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Proceedings Paper

GPU-based image registration in aperture correlation microscopy, and reflection mode correlation microscopy
Author(s): Lionel J. Fafchamps; Mark A. A. Neil; Rimas Juskaitis
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Paper Abstract

Aperture Correlation Microscopy (ACM) is a fluorescence microscopy technique capable of depth resolved imaging and enhanced lateral resolution at real-time acquisition rates. It relies on the subtraction of 2 separate images from different cameras which must be registered to the sub-pixel level. In order to achieve real-time registration and subtraction, the graphics processing unit (GPU) is used to apply a transformation from one frame to the other, resulting in a system capable of processing over 200 frames per second on modest hardware (GeForce 330M). Currently, this rate is limited by camera acquision to 16fps. Additionally, a novel reflection mode correlation microscope is introduced which functions on similar principles as the fluorescent system but can be used to examine reflective samples. Images and z-stacks taken with this system are presented here.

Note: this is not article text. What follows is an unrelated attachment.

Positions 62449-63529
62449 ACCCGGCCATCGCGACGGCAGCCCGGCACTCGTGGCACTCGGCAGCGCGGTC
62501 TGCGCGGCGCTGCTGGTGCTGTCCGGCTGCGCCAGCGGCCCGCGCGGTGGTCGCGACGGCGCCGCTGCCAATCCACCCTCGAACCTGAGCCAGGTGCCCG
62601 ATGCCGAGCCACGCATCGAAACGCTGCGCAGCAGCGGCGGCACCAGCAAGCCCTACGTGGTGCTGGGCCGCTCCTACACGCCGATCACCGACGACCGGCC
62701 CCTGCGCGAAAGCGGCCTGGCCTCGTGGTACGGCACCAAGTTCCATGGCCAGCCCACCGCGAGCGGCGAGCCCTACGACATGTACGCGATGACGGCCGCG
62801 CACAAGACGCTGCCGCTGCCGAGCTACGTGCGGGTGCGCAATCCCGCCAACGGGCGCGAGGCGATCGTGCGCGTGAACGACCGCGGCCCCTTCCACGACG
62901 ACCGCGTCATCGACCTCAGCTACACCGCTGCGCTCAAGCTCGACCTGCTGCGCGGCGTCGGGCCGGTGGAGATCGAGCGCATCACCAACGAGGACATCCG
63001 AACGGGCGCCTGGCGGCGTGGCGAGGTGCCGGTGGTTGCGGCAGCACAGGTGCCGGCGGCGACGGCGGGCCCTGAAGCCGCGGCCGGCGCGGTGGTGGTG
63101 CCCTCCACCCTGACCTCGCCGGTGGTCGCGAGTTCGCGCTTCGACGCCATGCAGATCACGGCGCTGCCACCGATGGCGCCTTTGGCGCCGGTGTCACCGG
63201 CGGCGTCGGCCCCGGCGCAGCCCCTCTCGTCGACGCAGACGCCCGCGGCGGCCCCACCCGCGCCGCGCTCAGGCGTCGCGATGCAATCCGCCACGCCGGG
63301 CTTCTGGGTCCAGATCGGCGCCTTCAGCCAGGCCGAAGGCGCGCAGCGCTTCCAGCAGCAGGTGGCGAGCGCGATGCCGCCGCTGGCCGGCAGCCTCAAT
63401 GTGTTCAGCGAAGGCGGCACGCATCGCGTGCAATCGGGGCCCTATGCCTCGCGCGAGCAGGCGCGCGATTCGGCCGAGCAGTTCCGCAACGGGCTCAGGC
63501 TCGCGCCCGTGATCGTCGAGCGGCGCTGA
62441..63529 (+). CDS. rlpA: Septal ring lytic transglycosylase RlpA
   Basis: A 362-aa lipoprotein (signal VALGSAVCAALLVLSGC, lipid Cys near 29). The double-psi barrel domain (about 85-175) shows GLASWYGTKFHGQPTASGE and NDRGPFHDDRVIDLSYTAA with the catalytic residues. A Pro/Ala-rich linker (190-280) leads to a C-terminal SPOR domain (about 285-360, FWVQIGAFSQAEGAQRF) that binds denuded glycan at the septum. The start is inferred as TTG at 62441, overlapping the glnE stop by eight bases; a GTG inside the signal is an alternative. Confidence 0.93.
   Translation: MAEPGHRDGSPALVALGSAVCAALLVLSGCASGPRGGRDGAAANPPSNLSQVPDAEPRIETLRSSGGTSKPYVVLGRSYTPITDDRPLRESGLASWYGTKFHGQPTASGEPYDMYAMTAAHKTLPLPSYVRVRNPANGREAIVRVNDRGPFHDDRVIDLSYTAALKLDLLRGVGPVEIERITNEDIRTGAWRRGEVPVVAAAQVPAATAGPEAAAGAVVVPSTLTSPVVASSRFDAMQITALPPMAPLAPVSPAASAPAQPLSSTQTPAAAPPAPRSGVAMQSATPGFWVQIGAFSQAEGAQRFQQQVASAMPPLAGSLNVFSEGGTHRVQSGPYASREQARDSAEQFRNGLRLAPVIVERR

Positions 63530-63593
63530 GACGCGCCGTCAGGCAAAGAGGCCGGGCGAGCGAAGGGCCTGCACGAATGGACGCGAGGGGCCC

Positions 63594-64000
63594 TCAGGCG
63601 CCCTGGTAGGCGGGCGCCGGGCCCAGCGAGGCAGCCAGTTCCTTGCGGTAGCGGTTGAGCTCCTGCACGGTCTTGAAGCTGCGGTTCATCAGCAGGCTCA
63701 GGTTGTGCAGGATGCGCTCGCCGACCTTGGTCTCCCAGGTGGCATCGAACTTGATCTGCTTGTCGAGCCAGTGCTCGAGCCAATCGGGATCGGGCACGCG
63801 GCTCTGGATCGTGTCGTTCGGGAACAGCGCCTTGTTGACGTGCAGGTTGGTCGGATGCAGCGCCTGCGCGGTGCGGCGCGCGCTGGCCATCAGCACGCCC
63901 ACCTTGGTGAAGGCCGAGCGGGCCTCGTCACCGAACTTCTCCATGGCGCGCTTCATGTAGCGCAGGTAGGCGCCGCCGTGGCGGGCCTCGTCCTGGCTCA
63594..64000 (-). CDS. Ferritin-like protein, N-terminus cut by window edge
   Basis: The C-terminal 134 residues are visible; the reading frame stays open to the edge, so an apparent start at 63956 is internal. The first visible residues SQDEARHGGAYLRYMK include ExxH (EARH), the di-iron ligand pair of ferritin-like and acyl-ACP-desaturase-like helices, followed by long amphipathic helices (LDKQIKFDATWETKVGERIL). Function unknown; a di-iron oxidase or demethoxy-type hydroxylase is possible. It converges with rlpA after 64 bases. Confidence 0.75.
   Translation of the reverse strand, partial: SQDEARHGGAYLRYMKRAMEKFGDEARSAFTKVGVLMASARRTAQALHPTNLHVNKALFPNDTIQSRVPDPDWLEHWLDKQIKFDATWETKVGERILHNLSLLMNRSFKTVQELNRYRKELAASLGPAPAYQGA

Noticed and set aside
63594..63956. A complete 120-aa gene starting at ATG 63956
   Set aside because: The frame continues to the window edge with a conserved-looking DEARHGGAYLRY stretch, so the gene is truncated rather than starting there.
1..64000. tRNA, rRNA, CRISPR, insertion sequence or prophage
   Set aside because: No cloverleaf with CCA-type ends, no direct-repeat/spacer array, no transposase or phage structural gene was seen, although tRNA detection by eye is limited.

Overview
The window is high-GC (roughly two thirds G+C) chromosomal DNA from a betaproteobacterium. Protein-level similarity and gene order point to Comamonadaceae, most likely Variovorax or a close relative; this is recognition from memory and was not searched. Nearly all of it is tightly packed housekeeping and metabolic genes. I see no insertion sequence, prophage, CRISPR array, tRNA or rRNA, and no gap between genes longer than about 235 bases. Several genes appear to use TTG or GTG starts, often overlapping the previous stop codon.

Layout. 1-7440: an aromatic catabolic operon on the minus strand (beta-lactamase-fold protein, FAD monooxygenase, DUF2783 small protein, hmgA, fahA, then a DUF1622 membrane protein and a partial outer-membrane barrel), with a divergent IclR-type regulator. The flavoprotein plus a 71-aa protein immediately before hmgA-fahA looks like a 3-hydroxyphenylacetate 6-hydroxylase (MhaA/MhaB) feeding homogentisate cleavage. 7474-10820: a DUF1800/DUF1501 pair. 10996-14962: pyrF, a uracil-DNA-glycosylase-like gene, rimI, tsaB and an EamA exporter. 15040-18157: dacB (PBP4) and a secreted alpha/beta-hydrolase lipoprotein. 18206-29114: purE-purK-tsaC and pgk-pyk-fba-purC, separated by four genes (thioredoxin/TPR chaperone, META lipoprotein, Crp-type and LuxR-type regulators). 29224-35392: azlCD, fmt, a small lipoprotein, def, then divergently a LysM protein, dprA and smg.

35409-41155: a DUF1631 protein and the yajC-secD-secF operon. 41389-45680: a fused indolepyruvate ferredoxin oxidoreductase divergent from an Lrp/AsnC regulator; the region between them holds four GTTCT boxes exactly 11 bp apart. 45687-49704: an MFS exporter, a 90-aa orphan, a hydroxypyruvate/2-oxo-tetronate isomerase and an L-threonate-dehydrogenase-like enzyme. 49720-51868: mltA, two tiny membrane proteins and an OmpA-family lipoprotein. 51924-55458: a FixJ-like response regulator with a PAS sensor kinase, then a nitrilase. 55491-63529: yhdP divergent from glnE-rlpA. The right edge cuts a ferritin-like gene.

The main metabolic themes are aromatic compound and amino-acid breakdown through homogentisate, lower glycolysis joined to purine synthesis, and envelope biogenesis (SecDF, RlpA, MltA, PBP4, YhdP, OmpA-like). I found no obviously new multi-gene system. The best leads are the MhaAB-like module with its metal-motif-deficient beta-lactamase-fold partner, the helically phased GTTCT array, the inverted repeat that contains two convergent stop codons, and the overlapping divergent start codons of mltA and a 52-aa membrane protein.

Paper Details

Date Published: 22 February 2013
PDF: 7 pages
Proc. SPIE 8589, Three-Dimensional and Multidimensional Microscopy: Image Acquisition and Processing XX, 858907 (22 February 2013); doi: 10.1117/12.2004968
Show Author Affiliations
Lionel J. Fafchamps, Imperial College London (United Kingdom)
Mark A. A. Neil, Imperial College London (United Kingdom)
Rimas Juskaitis, Aurox Ltd. (United Kingdom)

Published in SPIE Proceedings Vol. 8589:
Three-Dimensional and Multidimensional Microscopy: Image Acquisition and Processing XX
Carol J. Cogswell; Thomas G. Brown; Jose-Angel Conchello; Tony Wilson, Editor(s)

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